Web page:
Parasitoid abundance was evaluated in each block at each distance from the buckwheat using a single 10 × 15 cm yellow sticky trap (Olson, Medina, OH) placed just above the collard canopy. Sampling began 30 d after planting, and traps were replaced weekly until harvest (approx. 30 d). In 2012, traps were collected on 11, 18 and 25 June. In 2013, traps were collected on 17 and 24 June and 1 July. Sticky traps were evaluated under a stereomicroscope, and all parasitoids were counted and identified to the lowest taxonomic group possible.
On 11 and 28 June in 2012, and on 20 June 2013 a sample of 5 various stage P. rapae larvae were collected in each of the 4 blocks at each distance in both directions from the buckwheat for a total of 50 per block and a total of 200 larvae per sample. The number of larvae collected varied because of low populations. Larvae were returned to the laboratory and were held in Petri dishes with a collard leaf disk to assess parasitism. Larvae were monitored until parasitoids emerged, successful pupation occurred, or the larvae died of other causes. Larvae collected from the same distance in each block were combined, and percent parasitism was recorded as the total number of larvae parasitized from the total collected on a given date.
A single 10-sec vacuum sample was collected on 8 rows of buckwheat (2 in each plot) during peak bloom on 5 June and 25 September 2012, and 12 and 24 June 2013 using a motorized suction sampler (Craftsman™ 200 mph leaf blower-vac) fitted with a fine mesh 19 L paint strainer bag on a 12-cm diam. intake tube. In 2013, both samples were collected in June because there was not a fall collard planting. Samples were returned to the laboratory, placed in a freezer for 24 h, and insects were sorted and identified to lowest taxonomic group possible. Abundance of all collected predators was recorded.
Data analysis. Data from all experiments were analyzed in JMP Pro 10 (JMP 2013). Regression analysis was used to determine any relationship between distance from flowering buckwheat farmscapes and lepidopteran larval density, numbers of various natural enemies caught on yellow sticky cards, and percent parasitism of P. rapae larvae.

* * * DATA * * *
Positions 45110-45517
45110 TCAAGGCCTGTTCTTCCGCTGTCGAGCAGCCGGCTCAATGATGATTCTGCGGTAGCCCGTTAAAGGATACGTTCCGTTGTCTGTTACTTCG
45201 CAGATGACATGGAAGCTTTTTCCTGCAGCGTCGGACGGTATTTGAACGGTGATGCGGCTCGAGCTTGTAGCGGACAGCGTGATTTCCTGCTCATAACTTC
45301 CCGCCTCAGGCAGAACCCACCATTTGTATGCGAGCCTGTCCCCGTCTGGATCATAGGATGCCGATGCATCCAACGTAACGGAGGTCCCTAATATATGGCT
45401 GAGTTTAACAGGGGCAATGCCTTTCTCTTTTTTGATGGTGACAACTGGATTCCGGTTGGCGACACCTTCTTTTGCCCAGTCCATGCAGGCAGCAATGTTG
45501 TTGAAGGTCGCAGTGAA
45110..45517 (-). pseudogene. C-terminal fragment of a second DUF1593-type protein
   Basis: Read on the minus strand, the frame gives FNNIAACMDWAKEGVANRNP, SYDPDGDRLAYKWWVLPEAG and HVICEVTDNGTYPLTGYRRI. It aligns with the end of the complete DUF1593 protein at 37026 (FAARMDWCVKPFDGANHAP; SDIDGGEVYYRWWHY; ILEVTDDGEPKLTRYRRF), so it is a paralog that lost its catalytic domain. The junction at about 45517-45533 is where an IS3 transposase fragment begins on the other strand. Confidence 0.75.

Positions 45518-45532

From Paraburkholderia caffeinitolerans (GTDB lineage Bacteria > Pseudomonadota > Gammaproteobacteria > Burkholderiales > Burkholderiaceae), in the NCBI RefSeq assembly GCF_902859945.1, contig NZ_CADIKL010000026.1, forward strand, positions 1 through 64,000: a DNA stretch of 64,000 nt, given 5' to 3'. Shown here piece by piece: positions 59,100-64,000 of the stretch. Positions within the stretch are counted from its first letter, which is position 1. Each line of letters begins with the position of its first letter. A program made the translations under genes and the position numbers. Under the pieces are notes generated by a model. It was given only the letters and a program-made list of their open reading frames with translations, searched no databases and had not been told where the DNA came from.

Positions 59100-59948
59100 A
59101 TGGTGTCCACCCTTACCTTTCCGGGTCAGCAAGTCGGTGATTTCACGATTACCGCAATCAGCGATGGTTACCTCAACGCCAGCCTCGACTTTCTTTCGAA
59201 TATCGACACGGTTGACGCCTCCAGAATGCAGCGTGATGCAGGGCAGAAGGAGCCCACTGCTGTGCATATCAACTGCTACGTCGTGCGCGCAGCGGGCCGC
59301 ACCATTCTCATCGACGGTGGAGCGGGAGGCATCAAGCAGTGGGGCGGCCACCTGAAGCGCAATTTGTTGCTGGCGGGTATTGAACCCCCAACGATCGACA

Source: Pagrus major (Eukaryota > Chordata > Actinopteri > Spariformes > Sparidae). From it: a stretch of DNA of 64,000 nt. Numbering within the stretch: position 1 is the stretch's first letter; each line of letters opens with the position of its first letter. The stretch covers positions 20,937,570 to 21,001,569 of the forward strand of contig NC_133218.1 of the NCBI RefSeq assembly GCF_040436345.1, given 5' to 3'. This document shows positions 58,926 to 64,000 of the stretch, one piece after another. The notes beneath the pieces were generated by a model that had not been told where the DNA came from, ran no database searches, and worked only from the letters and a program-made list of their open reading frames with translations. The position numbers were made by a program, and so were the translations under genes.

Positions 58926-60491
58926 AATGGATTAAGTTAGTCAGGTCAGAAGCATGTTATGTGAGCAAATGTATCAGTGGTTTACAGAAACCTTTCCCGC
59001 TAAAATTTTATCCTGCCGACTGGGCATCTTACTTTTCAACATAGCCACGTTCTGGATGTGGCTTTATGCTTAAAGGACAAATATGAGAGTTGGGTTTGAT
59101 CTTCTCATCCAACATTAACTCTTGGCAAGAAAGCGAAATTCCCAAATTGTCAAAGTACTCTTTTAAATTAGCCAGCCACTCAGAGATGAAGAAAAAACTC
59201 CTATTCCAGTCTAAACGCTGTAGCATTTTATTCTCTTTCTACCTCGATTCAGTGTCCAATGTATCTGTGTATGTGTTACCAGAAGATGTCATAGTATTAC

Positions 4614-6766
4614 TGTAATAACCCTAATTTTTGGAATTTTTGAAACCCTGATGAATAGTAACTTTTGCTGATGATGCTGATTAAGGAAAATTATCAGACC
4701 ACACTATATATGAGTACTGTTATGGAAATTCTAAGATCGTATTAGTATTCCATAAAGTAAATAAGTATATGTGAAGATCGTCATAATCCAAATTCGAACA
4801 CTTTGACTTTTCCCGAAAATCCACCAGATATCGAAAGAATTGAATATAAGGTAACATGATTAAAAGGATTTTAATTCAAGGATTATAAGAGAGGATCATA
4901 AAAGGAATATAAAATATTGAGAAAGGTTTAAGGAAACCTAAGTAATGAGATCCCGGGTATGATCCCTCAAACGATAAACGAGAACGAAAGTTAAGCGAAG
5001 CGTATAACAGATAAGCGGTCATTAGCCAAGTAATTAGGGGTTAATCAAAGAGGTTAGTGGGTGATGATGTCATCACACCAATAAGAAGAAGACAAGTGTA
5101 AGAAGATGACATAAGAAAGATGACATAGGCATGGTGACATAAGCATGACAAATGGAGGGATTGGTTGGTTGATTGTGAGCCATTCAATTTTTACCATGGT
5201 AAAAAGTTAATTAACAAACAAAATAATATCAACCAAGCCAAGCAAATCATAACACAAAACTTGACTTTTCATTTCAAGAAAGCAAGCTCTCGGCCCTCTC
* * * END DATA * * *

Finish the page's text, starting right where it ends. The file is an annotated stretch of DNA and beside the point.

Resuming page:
Lepidopteran pest abundance. Overall, the proximity to buckwheat had no significant effect on the density of P. rapae larvae in collards (R2 = 0.001, P = 0.56, Y = 0.002X+1.42; Fig. 2). In 2012, 364 lepidopteran larvae were observed with P. rapae being the most abundant (Table 1). The only other species observed was cross-striped cabbageworm, Evergestis rimosalis (Guenee); and no significant differences were detected in abundance with distance from buckwheat (R2 < 0.001, P = 0.98; Fig. 2). In 2013, 353 larvae were observed with P. rapae again being the most abundant throughout sampling; and no significant differences were detected (R2 = 0.008, P = 0.21; Fig. 2).
Parasitoid abundance. On all sample dates, parasitoid numbers were very low on yellow sticky traps. Only 37 parasitoids were collected with 13 in 2012 and 24 in 2013. This suggests that yellow sticky traps may not be an adequate tool for monitoring parasitoids in collards.
Parasitism. Over the 3 collection dates, 431 larvae were collected with an average parasitism of 68% (±1.82). No significant difference in parasitism with distance was detected (R2 = 0.005, P = 0.48, Y = 0.048X+71.51; Fig. 3). In 2012, two collections were made with parasitism rates of 70 (±4.19) and 65% (±1.79), and no significant differences were detected with distance from buckwheat (R2 = 0.007, P = 0.63). In 2013, a single collection was made with parasitism rates of 68% (±3.09), and again no significant difference was detected with distance from buckwheat (R2 = 0.002, P = 0.86; Fig. 3).